Wisconsin Beertech: SpotHopper Adds Marketing Biz to Suck in Bar Data

Xconomy Wisconsin — 

Here’s an interesting case study of how a consumer-app startup is going about attracting users while also picking up customers in the food and beverage industry. Next up in our series on Wisconsin beertech companies: SpotHopper.

The Milwaukee-based startup pitches its mobile app as a sort of Pandora for bar hoppers. Answer a few questions about the vibe you’re looking for in a watering hole and the characteristics of the drink you’re craving, and it will spit out a list of recommended bars and restaurants nearby, and what you should order when you get to your destination.

But to make that kind of app relevant, it requires two things: lots of users and a deep catalog of bars and restaurants (complete with drink menus).

Although it still has a long way to go, SpotHopper is starting to pick up some momentum on both fronts, co-founder Aleks Ivanovic says.

More than 10,000 people have downloaded the app, a number achieved without a significant paid advertising push, Ivanovic says. He says about 2,000 people use the app and SpotHopper’s website on a weekly basis.

To get more data from bars and restaurants—and to drum up some steady revenue—SpotHopper launched a paid marketing service earlier this year that can build websites for the establishments, handle their social media posts, and automatically update their online menus when drinks and dishes are added or deleted.

Nearly 100 restaurants and bars in Milwaukee and New York (the two cities where SpotHopper’s app is available) have signed up for the service, Ivanovic says. The company also intends to target Chicago, Minneapolis, San Diego, Denver, and Madison, WI, he adds.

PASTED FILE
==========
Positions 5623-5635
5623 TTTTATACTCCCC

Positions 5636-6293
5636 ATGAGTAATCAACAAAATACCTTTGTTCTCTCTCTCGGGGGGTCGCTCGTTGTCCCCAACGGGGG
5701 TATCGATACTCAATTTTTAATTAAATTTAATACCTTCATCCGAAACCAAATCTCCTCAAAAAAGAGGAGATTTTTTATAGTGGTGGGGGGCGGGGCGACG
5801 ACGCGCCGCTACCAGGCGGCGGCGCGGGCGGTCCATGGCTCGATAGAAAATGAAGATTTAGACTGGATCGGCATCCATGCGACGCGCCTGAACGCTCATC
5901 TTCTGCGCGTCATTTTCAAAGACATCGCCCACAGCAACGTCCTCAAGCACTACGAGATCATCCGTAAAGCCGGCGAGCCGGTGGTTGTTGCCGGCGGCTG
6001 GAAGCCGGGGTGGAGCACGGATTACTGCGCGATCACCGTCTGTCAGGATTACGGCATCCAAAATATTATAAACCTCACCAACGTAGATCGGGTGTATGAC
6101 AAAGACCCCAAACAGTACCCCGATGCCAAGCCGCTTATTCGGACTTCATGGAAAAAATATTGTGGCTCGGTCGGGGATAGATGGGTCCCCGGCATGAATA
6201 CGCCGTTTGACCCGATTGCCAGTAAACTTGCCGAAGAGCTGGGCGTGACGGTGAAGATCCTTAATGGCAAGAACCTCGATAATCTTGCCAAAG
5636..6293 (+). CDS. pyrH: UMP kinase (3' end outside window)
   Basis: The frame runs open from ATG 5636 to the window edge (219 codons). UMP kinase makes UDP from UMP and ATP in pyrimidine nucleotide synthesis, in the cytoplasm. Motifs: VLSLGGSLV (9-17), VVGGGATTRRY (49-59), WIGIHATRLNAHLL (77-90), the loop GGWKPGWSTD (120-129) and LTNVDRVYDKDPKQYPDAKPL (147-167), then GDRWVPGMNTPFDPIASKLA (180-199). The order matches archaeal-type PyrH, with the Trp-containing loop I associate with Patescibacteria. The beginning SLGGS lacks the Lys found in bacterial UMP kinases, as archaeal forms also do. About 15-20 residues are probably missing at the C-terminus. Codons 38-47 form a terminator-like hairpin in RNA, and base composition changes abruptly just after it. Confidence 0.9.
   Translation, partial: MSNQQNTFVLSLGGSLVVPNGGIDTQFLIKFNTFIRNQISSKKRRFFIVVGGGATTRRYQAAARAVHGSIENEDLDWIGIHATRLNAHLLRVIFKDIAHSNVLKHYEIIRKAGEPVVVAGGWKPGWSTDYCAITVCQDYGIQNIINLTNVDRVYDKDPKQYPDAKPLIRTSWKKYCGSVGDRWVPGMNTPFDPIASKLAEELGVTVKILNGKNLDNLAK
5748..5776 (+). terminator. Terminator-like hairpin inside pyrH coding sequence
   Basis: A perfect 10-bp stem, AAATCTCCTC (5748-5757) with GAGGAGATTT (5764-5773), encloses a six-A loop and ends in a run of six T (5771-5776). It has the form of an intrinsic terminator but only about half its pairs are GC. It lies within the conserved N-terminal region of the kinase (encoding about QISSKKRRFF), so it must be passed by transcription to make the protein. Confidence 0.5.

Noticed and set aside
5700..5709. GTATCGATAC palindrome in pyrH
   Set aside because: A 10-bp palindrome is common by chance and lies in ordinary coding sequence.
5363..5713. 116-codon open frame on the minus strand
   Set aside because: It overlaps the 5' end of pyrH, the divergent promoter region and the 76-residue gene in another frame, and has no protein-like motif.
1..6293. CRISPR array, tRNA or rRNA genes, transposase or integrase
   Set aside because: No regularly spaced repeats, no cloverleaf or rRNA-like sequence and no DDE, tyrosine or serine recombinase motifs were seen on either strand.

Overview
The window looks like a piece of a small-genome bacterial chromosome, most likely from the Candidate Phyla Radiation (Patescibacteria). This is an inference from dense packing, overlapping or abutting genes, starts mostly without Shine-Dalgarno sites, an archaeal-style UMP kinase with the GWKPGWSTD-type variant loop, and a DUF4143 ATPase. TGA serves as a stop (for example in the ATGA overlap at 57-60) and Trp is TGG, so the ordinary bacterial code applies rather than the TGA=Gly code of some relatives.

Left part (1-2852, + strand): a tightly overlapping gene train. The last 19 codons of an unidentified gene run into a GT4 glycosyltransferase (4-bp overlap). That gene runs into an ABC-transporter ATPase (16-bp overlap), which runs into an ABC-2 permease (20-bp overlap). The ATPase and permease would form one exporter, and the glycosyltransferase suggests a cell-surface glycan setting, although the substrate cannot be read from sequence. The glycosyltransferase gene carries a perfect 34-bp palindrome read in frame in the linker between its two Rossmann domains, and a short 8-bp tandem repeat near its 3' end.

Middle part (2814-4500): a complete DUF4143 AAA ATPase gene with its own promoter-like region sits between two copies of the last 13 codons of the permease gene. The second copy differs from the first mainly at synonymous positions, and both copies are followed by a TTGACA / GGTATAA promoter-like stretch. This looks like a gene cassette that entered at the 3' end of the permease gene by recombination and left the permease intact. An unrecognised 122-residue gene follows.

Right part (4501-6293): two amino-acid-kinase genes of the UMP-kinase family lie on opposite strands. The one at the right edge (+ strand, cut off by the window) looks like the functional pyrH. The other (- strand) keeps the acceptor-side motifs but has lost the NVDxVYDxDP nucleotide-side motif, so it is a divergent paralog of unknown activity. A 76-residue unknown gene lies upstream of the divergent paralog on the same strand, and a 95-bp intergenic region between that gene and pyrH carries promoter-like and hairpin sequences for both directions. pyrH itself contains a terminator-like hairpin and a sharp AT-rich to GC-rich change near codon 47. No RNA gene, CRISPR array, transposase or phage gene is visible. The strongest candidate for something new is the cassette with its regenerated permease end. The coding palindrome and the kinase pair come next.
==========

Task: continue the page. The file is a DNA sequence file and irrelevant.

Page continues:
The problem SpotHopper is trying to solve for local bars and restaurants is that their staff members don’t always have time to keep the website up to date or to post drink and food specials on Facebook or other social media pages. “Bars and restaurants are struggling a lot more than we originally thought with some of the basic technology and marketing challenges,” Ivanovic says. “So, we expanded our offering to help them deal with those issues.”

The marketing service helps fund development of the SpotHopper app and gives the company more robust access to the drink (and now food) data that it needs if it’s going to provide dependable recommendations to users, Ivanovic says. Meanwhile, the number of restaurants and bars who are not paying clients, but are submitting their menus to the app, continues to increase—more than 50 new entries per week, he says.

“I don’t think a challenge was to get people to the app,” Ivanovic says. “I think more of a challenge was how to make sure that we give our users great data. And that means signing up more restaurants and bars, and making sure that more restaurants and bars input the data that our users want.”